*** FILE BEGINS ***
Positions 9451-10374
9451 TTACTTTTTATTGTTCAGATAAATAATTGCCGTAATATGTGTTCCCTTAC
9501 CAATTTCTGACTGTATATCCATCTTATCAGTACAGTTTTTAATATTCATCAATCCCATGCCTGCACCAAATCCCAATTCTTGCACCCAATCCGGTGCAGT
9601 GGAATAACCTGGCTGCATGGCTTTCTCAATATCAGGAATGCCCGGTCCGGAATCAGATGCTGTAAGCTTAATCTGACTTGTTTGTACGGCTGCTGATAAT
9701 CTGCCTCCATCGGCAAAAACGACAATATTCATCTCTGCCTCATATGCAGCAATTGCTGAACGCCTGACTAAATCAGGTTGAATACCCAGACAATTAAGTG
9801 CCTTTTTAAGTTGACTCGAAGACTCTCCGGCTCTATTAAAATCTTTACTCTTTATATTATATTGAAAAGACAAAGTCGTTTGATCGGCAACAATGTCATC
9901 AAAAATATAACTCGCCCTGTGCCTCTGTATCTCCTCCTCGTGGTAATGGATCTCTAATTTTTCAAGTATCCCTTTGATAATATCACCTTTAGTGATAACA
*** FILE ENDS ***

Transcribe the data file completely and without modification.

Positions 9451-10374
9451 TTACTTTTTATTGTTCAGATAAATAATTGCCGTAATATGTGTTCCCTTAC
9501 CAATTTCTGACTGTATATCCATCTTATCAGTACAGTTTTTAATATTCATCAATCCCATGCCTGCACCAAATCCCAATTCTTGCACCCAATCCGGTGCAGT
9601 GGAATAACCTGGCTGCATGGCTTTCTCAATATCAGGAATGCCCGGTCCGGAATCAGATGCTGTAAGCTTAATCTGACTTGTTTGTACGGCTGCTGATAAT
9701 CTGCCTCCATCGGCAAAAACGACAATATTCATCTCTGCCTCATATGCAGCAATTGCTGAACGCCTGACTAAATCAGGTTGAATACCCAGACAATTAAGTG
9801 CCTTTTTAAGTTGACTCGAAGACTCTCCGGCTCTATTAAAATCTTTACTCTTTATATTATATTGAAAAGACAAAGTCGTTTGATCGGCAACAATGTCATC
9901 AAAAATATAACTCGCCCTGTGCCTCTGTATCTCCTCCTCGTGGTAATGGATCTCTAATTTTTCAAGTATCCCTTTGATAATATCACCTTTAGTGATAACA